While alchemists never succeeded in their quest to turn lead into gold, crafty builders since the Roman age have been transforming inexpensive plaster into far more luxurious materials, like faux-marble and lapis lazuli, using a process called scagliola. While the technique is typically used for architectural flourishes like moldings and columns when more expensive stone isn't feasible.
Artist Deborah Moss, of the Toronto-based studio Moss & Lam, uses scagliola to create furniture that's handsome in its own right. Used the same process that's been around for centuries, Moss mixed together plaster, pigments, water, and glue to produce the marbleized material. She then molded it to make the statuesque side tables.
Moss is one of a handful of contemporary artists who are experimenting with ways to spin humble materials into marble-like finishes. Danish designer Pernille Snedker Hansen adapted Suminagashi—a traditional Japanese technique in which artists dip paper into an solution of oil, ink, and water to produce a marbleized effect—for her technicolor floor tiles. The Edmonton, Alberta–based studio Concrete Cat mixes prismatic concrete together to create pieces that look like exotic stones. Thanks to these artists' ingenuity, copycat materials are even more covetable than what they're imitating.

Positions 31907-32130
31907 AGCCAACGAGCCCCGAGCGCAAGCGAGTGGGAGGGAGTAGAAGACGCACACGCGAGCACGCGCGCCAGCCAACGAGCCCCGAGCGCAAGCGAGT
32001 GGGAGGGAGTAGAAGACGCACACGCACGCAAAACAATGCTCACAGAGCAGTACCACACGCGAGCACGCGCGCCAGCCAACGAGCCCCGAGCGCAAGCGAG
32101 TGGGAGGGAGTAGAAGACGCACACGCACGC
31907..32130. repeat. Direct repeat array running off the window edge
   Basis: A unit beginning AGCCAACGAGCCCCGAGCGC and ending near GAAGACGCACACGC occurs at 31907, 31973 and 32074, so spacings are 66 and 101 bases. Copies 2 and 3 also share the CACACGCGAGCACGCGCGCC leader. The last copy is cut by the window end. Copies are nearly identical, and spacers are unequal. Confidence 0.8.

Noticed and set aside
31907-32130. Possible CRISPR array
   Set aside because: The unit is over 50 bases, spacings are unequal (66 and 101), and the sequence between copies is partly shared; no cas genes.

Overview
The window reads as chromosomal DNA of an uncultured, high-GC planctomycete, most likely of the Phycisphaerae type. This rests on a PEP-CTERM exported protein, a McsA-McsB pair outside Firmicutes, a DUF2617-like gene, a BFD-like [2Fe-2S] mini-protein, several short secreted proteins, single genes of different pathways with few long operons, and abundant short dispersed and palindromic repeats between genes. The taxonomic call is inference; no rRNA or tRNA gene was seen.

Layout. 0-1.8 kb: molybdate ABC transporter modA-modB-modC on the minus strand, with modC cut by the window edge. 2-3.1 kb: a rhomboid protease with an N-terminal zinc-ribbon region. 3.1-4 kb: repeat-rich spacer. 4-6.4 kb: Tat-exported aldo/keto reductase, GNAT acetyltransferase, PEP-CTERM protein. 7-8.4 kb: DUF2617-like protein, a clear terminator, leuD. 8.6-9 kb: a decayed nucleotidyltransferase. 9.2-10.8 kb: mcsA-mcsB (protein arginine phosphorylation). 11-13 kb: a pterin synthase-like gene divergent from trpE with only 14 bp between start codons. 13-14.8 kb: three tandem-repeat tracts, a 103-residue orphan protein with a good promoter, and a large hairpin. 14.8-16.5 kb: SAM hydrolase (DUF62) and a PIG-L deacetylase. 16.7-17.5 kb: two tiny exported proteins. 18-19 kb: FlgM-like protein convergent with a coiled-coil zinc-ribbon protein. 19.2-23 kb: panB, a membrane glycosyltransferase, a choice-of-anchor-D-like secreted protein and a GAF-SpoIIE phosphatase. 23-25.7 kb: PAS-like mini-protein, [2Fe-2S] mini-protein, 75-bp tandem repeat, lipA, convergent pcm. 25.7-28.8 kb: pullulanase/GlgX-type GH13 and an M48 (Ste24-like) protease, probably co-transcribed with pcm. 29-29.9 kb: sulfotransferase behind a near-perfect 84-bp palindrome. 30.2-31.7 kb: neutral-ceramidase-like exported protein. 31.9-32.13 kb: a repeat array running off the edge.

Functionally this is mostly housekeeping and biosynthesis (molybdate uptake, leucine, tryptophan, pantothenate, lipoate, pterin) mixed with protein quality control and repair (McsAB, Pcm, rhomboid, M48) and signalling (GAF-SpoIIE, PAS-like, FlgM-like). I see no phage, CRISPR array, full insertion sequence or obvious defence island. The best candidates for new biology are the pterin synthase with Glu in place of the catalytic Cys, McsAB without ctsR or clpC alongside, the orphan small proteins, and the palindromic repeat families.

Find the W1 tables at Avenue Road.